[Jay] got a pretty good deal on a low milage Nissan Leaf battery. Unfortunately, it came wrapped in a wrecked Nissan Leaf. There are more and more electric cars on the road each year, and that means there are more cars coming off the road as well due to accidents. Electric cars are specifically designed to protect their batteries, so as we’ve seen before with Tesla vehicles, a salvage car often will still contain a serviceable battery pack. [Jay] used this knowledge to his advantage, and walks us through his experience buying, testing, and dismantling Hoja, his very own salvage Leaf.
[Jay] set up an account on Copart, an auto salvage auction website here in the USA. “Live” online Auto auctions tend to work a bit differently than E-bay, so [Jay] walks us through the process of buying the car, and gives some tips for getting through the process. [Jay’s] particular car was delivered to him on a trailer. It had been rear ended so hard that the rear tires were not usable. The car was also electrically dead. Thankfully, the electrical problems turned out to be a discharged 12 volt accessory battery. A quick charge of the accessory battery caused the Leaf to spring to life – and display a ton of trouble codes. [Jay] cleared the codes with his trusty OBD II scanner, and the car was ready to drive, at least as much as a wrecked car can drive. It did move under its own power though – with the rear end riding on dollies.
Now that the battery was known to be good, [Jay] set about liberating it from its crushed Leaf cocoon. Nissan’s service manual assumes one would be doing this with a lift. [Jay] had no such luxuries in his driveway, so he used 3 floor jacks to lower the 600 lb battery and dollies to pull it out from under the car.
Click past the break for the rest of the story.
Continue reading “[Jay] turns over a new Leaf, scores batteries”
[Paul Stoffregen], creator of the Teensy series of microcontroller dev boards, noticed a lot of project driving huge LED arrays recently and decided to look into how fast microcontroller dev boards can receive data from a computer. More bits per second means more glowey LEDs, of course, so his benchmarking efforts are sure to be a hit with anyone planning some large-scale microcontroller projects.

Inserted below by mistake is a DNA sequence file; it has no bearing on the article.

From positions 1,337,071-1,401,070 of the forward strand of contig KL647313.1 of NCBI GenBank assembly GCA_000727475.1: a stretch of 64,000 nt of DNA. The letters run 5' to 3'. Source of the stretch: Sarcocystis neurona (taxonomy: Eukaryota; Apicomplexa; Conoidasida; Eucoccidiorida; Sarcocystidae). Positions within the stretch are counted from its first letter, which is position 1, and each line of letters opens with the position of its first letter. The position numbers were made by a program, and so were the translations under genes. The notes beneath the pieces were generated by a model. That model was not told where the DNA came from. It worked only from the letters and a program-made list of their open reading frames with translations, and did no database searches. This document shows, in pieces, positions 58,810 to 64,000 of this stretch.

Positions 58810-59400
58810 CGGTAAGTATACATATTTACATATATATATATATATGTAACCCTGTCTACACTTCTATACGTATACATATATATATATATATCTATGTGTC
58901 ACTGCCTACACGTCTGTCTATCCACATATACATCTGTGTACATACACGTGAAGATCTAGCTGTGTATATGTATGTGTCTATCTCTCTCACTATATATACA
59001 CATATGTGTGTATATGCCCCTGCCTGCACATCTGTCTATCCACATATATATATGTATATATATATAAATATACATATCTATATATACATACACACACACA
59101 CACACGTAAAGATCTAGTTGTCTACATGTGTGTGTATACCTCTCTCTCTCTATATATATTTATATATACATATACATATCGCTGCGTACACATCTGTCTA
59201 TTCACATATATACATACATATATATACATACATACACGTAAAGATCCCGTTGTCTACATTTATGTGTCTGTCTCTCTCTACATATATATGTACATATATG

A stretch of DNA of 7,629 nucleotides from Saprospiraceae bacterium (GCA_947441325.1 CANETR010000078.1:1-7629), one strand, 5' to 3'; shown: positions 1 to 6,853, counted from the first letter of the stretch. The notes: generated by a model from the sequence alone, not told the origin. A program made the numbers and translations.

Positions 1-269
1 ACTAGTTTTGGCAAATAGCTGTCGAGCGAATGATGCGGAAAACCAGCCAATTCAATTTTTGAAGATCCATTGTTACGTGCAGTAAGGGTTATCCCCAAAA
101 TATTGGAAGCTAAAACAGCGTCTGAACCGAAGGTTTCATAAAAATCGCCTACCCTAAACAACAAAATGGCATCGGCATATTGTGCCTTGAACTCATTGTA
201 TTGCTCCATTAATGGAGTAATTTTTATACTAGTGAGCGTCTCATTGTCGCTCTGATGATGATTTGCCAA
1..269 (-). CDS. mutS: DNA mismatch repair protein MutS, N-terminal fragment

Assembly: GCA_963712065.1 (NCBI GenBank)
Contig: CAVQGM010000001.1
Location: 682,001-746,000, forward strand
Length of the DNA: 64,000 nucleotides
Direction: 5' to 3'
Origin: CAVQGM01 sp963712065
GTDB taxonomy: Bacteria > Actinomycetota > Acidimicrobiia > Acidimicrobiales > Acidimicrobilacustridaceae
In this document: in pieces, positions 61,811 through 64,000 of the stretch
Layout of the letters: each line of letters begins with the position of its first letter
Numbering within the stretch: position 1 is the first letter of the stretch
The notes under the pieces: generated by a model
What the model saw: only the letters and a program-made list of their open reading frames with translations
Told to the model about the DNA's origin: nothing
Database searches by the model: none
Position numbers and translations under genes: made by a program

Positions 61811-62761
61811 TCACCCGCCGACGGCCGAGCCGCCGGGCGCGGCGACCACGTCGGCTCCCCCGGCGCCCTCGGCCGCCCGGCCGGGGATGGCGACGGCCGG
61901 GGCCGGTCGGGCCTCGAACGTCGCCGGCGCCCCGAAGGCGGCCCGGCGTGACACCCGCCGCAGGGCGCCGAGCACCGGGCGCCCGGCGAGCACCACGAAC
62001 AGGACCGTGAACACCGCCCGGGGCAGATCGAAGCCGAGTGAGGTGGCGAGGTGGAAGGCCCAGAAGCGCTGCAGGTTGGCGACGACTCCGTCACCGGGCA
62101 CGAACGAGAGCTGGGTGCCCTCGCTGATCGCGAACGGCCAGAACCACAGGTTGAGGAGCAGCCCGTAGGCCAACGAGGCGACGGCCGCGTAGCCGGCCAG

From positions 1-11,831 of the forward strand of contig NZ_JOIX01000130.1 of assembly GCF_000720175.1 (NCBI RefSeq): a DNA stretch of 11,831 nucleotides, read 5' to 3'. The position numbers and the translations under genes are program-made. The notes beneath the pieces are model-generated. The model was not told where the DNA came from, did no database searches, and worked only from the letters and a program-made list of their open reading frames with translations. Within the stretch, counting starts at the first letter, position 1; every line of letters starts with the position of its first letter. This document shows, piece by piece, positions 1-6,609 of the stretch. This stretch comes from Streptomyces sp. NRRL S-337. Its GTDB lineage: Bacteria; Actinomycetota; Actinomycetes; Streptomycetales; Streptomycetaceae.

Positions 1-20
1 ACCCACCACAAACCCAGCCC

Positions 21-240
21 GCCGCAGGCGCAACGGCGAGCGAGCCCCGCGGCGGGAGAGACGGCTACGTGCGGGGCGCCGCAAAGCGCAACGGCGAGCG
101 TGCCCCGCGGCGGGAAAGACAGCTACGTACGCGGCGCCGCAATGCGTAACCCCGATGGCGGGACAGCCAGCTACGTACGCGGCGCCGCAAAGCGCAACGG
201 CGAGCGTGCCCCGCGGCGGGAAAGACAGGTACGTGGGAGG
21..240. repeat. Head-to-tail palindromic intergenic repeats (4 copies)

The microcontrollers [Paul] tested included the Teensy 2.0, Teensy 3.0, the Leonardo and Due Arduinos, and the Fubarino Mini and Leaflabs Maple. These were tested in Linux ( Ubuntu 12.04 live CD ), OSX Lion, and Windows 7, all running on a 2012 MacBook Pro. When not considering the Teensy 2.0 and 3.0, the results of the tests were what you would expect: faster devices were able to receive more bytes per second. When the Teensys were thrown into the mix, though, the results changed drastically. The Teensy 2.0, with the same microcontroller as the Arduino Leonardo, was able to outperform every board except for the Teensy 3.0.
[Paul] also took the effort to benchmark the different operating systems he used. Bottom line, if you’re transferring a lot of bytes at once, it really doesn’t matter which OS you’re using. For transferring small amounts of data, you may want to go with OS X. Windows is terrible for transferring single bytes; at one byte per transfer, Windows only manages 4kBps. With the same task, Linux and OS X manage about 53 and 860 (!) kBps, respectively.
So there you go. If you’re building a huge LED array, use a Teensy 3.0 with a MacBook. Of course [Paul] made all the code for his benchmarks open source, so feel free to replicate this experiment.
The team at LeafLabs was looking for something cool to do with their new ARM development board. [AJ] asked if anyone had ever played around with Python, so [Dave] cooked up an implementation of PyMite and put it on a Maple board. While the writeup is only about blinking a LED with a microcontroller, they’re doing it with Python, interactively, and at runtime.
The build uses the Maple Native board the team is developing. The board has a 32-bit ARM chip with 1 Meg of RAM – more than enough horsepower to run PyMite. The tutorial for putting PyMite on a Maple is up on the LeafLabs wiki.
PyMite is theoretically able to control every pin on the Maple Native and do just about everything a regular Python distro can do. The LeafLabs team is still working on the necessary libraries for their board (although we don’t see anything on the Google code page), so right now only blinking the LED is supported. Still, it’s pretty cool to have Python in your pocket.
We asked for responses to our last Development Board post, and you all followed through. We got comments, forum posts, and emails filled with your opinions. Like last time, there is no way we could cover every board, so here are a few more that seemed to be popular crowd choices. Feel free to keep sending us your favorite boards, we may end up featuring them at a later date!
Continue reading “What Development Board to Use? (Part Two)”